If you’ve had success in attracting birds to your garden or have any tips you are willing to share I would love to hear from you.

Check out this great website if you’re are looking for extensive information on New Zealand birds.

Favourite Quotes:
Use whatever talent you possess, the woods would be very silent if no birds sang except those that sing the best. Henry Van Dyke

How Can You Be Enthusiastic When Carrots Are Only $1.75kg?

As any gardener will tell you dealing with the occasional failure is just part of the fun and challenge of growing your own vegetables. Gardeners like fishermen will boast about their successes, that massive pumpkin or tomato however a project that doesn’t fare well is normally dug under or quietly finds it’s way into the compost heap.

Supermarket Carrots

Due to my haste to get our garden underway last summer I quickly “threw” in a row of carrots because they are one of those staple vegetables that’s easy to grow and occupies any half decent veggie patch.

What, a garden without carrots? …  it just wouldn’t feel, or look right!

Perhaps it was that haste combined with my unsteady hand that resulted in the mass of carrots that emerged.

As the subsequent weeks passed I kept reminding myself “must thin out the carrots, must thin out the carrots.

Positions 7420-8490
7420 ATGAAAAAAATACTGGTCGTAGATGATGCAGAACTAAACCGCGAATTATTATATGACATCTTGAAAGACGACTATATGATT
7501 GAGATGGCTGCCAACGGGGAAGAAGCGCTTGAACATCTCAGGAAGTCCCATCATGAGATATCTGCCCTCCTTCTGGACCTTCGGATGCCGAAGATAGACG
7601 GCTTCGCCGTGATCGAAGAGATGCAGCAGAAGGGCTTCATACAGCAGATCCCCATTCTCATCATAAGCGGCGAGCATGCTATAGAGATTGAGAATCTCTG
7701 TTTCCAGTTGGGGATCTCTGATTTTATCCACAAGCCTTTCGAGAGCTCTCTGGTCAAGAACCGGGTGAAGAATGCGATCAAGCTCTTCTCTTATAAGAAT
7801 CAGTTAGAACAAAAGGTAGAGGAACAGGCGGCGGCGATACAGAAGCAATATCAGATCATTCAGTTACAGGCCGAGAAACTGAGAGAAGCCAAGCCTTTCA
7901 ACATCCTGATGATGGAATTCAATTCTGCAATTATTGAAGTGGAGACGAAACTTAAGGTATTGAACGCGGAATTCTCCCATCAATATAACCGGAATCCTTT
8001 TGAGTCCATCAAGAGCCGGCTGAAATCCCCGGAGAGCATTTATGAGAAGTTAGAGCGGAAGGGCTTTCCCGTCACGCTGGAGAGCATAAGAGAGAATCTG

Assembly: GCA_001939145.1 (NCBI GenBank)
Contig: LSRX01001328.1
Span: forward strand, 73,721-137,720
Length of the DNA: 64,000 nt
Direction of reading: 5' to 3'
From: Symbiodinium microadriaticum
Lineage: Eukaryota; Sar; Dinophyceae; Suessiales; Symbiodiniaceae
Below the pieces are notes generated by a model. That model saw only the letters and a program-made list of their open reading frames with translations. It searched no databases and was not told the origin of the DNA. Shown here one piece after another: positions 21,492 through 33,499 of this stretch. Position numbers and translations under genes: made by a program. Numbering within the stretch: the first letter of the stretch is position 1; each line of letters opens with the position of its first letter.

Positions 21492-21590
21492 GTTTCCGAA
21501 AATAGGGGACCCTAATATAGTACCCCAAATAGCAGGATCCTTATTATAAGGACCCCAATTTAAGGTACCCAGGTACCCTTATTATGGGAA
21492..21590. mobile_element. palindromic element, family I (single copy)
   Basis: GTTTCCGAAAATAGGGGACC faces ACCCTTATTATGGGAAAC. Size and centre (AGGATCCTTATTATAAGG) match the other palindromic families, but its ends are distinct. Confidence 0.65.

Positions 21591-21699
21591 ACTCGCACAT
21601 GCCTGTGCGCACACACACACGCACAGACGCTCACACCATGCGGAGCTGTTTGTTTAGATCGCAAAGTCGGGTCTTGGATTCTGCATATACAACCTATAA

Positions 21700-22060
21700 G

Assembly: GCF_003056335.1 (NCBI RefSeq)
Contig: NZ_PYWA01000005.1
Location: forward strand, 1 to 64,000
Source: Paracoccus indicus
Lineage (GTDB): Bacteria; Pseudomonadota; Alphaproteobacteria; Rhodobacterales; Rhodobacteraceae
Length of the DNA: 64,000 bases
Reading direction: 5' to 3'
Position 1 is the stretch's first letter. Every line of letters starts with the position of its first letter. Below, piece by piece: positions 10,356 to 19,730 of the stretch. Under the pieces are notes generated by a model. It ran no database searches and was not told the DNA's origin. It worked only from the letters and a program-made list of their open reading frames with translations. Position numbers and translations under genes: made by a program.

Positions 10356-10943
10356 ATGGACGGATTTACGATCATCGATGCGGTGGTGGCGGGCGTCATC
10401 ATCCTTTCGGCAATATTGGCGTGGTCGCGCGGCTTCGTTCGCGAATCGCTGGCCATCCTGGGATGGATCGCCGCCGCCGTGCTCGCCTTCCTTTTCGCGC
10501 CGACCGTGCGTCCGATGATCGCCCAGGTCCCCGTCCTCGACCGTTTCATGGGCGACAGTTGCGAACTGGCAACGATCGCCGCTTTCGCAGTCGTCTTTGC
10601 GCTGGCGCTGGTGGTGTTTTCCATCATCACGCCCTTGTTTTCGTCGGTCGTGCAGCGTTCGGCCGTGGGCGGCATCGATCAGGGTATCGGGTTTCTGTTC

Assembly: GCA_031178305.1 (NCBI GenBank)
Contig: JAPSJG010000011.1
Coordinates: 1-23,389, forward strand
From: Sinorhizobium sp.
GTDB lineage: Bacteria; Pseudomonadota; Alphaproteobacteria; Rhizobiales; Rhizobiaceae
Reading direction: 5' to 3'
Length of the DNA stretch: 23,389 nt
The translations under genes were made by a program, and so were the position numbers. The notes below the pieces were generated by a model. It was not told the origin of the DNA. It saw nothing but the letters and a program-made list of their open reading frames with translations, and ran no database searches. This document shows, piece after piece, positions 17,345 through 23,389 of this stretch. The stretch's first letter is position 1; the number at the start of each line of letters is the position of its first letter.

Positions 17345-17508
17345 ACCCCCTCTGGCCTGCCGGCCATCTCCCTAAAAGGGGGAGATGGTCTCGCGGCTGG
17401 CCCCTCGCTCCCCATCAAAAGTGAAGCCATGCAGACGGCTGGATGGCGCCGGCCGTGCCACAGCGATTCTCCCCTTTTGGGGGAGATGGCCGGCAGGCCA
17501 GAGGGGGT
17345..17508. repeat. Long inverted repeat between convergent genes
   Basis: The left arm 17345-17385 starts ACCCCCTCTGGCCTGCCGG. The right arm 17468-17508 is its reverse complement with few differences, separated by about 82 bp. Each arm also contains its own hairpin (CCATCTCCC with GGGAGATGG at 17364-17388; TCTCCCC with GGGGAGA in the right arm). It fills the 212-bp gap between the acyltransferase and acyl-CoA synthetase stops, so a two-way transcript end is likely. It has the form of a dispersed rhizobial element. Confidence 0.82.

It never happened.

No drama, will thin them as we use then. In theory a good idea but when it came to pulling some for salads and coleslaw they just wouldn’t budge. Like early morning commuters on the Tokyo tube they were packed in tight.

When the seed was sown the ground hadn’t been well cultivated and was totally void of any organic matter therefore expecting a good result was probably a little naive on my part. I have grown carrots before but in this case my enthusiasm out weighed my usual common sense.

Carrots need a deep well prepared soil free of stones and other material that can restrict growth and cause deformities. They also need to be positioned where they will receive all day sun. A well worked loam sandy type soil will ensure they grow to an acceptable size, unlike mine.

I know you can’t judge a gardener by the size of his or her carrots but these were embarrassing.